Artificial jellyfish created from rat heart tissue and silicone
By Darren Quick
July 23, 2012
Having roamed the seas for at least 500 million years and holding the title of the oldest multi-organ animal on the planet, jellyfish have certainly stood the test of time. So it’s probably not surprising to see various research groups looking to the gelatinous, umbrella-shaped animals for inspiration in a number of areas, including the development of ocean-going robots. Now researchers at Harvard University and the California Institute of Technology (Caltech) looking to gain a better understanding of how biological pumps such as the heart work, have created an artificial jellyfish from rat heart muscle and silicon.
Jellyfish propel themselves through the water by pulsing their bell-shaped bodies and it is this pumping motion, which is similar to the way in which the human heart moves blood throughout the body, that the researchers sought to emulate with their artificial jellyfish. By reverse engineering the motor function of a jellyfish, the team hoped to gain new insights into how such biological pumps work.
“It occurred to me in 2007 that we might have failed to understand the fundamental laws of muscular pumps,” said Parker, Tarr Family Professor of Bioengineering and Applied Physics at the Harvard School of Engineering and Applied Sciences (SEAS) and a core faculty member at the Wyss Institute for Biologically Inspired Engineering at Harvard. “I started looking at marine organisms that pump to survive. Then I saw a jellyfish at the New England Aquarium, and I immediately noted both similarities and differences between how the jellyfish and the human heart pump.”
To create the artificial jellyfish, which has been dubbed “Medusoid,” Parker teamed with Janna Nawroth, a doctoral student in biology at Caltech, and Nawroth’s advisor, John Dabrini, a professor of aeronautics and bioengineering at Caltech and authority on biological propulsion.
Using analytical tools borrowed from the fields of law enforcement biometrics and crystallography, the team made maps of the alignment of subcellular protein networks in all of the jellyfish’s muscle cells. They then studied the electrophysical triggering of the jellyfish propulsion and the biomechanics of the propulsive stroke itself.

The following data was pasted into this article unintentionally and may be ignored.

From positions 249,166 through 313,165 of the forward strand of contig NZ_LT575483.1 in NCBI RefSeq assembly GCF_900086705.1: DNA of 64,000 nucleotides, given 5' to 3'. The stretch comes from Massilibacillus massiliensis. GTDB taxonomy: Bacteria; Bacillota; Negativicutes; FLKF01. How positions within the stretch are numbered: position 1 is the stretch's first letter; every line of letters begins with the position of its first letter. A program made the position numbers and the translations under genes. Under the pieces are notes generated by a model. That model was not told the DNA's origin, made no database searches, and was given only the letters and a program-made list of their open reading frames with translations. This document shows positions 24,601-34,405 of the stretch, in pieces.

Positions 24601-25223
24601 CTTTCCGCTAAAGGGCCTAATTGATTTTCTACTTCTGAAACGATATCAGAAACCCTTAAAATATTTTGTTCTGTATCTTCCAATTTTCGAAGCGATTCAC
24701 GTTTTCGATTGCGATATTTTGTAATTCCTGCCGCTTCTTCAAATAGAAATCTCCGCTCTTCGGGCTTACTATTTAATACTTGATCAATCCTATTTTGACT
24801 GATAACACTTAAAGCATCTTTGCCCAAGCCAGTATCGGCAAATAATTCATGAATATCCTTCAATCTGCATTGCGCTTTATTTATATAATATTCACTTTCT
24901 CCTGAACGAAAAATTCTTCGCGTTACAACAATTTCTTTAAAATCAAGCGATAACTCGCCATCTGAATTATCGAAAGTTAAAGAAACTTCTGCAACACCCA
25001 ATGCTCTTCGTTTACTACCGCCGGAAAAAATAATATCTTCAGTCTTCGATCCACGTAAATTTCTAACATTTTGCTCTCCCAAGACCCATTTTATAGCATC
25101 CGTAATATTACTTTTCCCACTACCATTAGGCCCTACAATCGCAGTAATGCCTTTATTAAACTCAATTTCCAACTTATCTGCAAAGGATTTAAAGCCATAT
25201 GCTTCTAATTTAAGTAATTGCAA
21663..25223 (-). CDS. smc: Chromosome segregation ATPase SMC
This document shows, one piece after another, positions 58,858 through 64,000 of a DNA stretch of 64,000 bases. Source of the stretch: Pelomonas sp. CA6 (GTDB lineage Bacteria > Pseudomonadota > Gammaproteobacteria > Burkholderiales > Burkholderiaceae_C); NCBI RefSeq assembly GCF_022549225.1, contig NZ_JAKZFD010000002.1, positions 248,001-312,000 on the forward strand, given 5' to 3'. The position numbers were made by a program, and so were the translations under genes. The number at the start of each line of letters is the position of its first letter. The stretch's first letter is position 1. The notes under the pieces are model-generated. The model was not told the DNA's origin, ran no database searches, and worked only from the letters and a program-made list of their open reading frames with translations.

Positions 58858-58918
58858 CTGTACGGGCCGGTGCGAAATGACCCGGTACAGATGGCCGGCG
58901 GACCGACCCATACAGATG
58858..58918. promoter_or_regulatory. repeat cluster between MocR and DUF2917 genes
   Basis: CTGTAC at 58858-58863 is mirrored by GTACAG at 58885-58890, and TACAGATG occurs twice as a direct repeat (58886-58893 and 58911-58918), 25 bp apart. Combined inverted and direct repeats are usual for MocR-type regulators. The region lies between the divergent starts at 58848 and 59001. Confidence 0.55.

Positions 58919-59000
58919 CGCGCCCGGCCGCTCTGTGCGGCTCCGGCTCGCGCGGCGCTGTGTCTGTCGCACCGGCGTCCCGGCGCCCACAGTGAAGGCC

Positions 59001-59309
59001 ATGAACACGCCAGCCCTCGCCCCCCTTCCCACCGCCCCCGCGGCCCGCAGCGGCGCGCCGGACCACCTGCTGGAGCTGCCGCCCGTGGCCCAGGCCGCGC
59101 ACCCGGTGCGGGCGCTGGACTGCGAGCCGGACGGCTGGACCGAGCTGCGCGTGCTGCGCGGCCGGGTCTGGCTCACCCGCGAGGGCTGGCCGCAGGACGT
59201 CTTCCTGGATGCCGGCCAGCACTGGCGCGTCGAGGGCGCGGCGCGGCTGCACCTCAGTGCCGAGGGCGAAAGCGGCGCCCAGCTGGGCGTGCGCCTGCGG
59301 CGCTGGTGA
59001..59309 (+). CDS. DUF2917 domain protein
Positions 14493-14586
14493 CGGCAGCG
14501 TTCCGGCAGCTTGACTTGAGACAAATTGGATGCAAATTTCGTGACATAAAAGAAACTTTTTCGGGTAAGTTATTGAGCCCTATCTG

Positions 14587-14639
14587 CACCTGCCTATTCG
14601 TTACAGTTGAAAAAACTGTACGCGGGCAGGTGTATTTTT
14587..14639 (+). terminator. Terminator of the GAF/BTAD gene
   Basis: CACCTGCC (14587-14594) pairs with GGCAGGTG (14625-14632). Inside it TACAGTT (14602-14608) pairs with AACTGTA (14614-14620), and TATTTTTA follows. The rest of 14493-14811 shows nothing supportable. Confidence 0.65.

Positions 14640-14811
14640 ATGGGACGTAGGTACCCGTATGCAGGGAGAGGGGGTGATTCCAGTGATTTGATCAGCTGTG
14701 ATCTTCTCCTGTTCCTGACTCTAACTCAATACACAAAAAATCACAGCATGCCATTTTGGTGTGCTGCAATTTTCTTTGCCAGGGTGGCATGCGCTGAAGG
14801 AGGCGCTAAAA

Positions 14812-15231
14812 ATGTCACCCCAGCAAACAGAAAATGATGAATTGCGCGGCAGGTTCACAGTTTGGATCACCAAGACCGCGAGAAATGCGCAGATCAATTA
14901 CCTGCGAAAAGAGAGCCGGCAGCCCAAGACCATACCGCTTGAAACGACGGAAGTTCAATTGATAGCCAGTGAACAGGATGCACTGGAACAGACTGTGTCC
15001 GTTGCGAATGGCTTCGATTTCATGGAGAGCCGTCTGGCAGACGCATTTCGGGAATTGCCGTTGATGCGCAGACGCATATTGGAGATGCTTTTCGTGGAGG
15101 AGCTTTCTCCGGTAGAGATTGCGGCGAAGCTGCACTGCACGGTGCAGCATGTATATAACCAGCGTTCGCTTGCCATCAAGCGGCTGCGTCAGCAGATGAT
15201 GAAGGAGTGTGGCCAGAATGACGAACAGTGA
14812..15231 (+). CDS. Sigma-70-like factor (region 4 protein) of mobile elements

They hit upon the idea of using a sheet of cultured rat heart muscle tissue as the raw material for their artificial jellyfish after finding it would contract when electrically stimulated in a liquid environment. They then used a silicone polymer to fashion the body of their creation into a thin membrane with eight arm-like appendages.
Using the aforementioned analytical tools, the team then matched the subcellular, cellular, and supercellular architecture of the jellyfish musculature with the rat heart muscle cells.
When their creation was placed in a container of ocean-like saltwater, they applied an electrical current to shock the jellyfish into swimming with synchronized muscle contractions that mimic the movements of a real jellyfish. The team says the muscle cells actually started to contract slightly on their own before the electrical current was applied.
“I was surprised that with relatively few components - a silicone base and cells that we arranged - we were able to reproduce some pretty complex swimming and feeding behaviors that you see in biological jellyfish,” said Dabiri.
The researchers say Medusoid serves as a proof of concept for reverse engineering a variety of muscular organs and simple life forms and their approach is broadly applicable to the reverse engineering of muscular organs in humans.
“A big goal of our study was to advance tissue engineering,” said Nawroth. “In many ways, it is still a very qualitative art, with people trying to copy a tissue or organ just based on what they think is important or what they see as the major components - without necessarily understanding if those components are relevant to the desired function, or without analyzing first how different materials could be used.”
Parker adds that in developing Medusoid, he was also looking to challenge the traditional view of synthetic biology, which is “focused on genetic manipulation of cells.” Rather than just building a cell, Parker wanted to “build a beast.”
The next step for the researchers is to give the artificial jellyfish the ability to turn and move in a particular direction. They also hope to give it a simple “brain” so it can respond to its environment and replicate more advanced behaviors, such as heading towards a light source and seeking energy or food.
The team’s research was published in Nature Biotechnology on July 22.
Medusoid can be seen in action in the video below.
Source: Harvard University
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